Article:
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Aurora Central dodges drastic measures, but state wants it to hire an academic partner

A teacher and a student teacher work with 9th grade students in an English Language Arts class at Aurora Central High School.
A teacher and a student teacher work with 9th grade students in an English Language Arts class at Aurora Central High School.
Yesenia Robles, Chalkbeat

State officials will ask Aurora Central High School to hire a partner with experts in instruction to accelerate the big changes in academic achievement that the school has yet to see.

The decision means the school once again has avoided the state’s more drastic measures for improving low-performing schools. The State Board of Education recognized some improvements that the school has made, and acknowledged the challenges of turning around a large high school.

Aurora Central, a school of about 1,900, has failed to improve academic achievement for years, and in some measures, has seen a decrease in achievement.

But school and Aurora district officials argued to the State Board of Education Wednesday that they’ve made changes that will eventually sustain academic improvement. Those changes, they say, have so far produced higher graduation rates, lower teacher turnover, and better parent engagement.

Commissioner Katy Anthes, who visited the school last week, said she noticed a significant change in the school atmosphere compared with her previous visits. She also said the school is unique in Colorado.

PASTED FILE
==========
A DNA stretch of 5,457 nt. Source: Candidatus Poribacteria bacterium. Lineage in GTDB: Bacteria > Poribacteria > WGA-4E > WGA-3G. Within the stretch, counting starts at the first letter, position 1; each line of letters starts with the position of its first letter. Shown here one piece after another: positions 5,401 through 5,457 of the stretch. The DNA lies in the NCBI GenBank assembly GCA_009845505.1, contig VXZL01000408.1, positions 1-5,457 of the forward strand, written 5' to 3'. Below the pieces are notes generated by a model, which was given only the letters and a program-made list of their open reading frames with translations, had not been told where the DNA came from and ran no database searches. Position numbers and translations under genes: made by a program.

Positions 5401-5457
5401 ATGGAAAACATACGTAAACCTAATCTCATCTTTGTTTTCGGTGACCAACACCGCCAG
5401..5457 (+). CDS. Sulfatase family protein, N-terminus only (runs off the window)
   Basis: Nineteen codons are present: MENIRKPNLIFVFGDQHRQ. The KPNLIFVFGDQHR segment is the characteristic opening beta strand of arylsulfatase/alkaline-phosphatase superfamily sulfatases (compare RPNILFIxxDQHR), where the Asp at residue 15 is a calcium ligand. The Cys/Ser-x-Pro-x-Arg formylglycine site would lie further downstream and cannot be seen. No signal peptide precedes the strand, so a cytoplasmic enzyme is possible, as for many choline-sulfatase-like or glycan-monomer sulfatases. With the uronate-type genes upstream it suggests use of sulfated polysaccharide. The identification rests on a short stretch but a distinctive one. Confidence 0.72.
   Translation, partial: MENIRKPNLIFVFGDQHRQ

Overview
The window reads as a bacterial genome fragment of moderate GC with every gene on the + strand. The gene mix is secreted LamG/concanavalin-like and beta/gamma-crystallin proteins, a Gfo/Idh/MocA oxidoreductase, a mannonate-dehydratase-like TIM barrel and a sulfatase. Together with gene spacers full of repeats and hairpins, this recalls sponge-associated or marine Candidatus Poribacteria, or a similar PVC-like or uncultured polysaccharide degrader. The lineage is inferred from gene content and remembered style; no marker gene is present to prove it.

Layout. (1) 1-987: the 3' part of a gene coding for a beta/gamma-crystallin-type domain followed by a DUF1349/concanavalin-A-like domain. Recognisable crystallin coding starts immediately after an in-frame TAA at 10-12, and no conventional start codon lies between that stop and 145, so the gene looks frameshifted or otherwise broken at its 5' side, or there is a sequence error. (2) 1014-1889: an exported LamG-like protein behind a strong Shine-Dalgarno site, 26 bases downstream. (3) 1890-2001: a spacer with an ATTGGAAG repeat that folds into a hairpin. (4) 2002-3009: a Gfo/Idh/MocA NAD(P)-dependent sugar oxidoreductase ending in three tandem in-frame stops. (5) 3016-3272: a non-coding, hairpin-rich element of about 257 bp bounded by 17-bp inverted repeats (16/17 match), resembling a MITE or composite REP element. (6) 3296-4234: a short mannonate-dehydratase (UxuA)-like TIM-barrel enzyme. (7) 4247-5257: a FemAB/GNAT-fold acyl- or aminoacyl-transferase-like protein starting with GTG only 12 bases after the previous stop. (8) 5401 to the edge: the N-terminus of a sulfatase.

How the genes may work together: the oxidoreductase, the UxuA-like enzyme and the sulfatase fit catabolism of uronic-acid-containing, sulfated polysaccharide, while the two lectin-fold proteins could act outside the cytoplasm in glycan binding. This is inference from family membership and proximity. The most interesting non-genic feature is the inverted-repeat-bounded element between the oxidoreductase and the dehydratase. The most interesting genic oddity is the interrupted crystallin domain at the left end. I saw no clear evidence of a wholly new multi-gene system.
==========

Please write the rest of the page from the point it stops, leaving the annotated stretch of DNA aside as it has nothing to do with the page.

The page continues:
State Board members said at this point, they favor allowing Aurora Central to follow the path it started on a few years ago. The school’s “innovation plan” allows it flexibility to not follow some state laws, parts of the teachers union contract, and some district policies.

But board members also worried that the plan is not detailed enough to produce the dramatic improvement in student achievement that the school needs. So they suggested adding an instructional or academic partner — as opposed to an external manager. The state can order an external management, but a partnership like this is not one of the orders allowed by state law. Board member Steve Durham said it would be a “strong suggestion.”

Aurora district officials said after the hearing that they were not concerned about adding a partner.

Jeff Park, the district’s director of autonomous schools who oversees Aurora’s innovation schools including Aurora Central, said it was an idea that the district has considered.

The district, in preparing to face the state, had done its own internal review, had contracted with another company to do another review, and had asked Mass Insight, the company that has been working with Aurora Central in the last few years, to also do an evaluation.

All reviewers, including a state review panel of outside experts, agreed Aurora Central has been doing good work. But all of their reports also said the high school’s instructional practices needed improvement.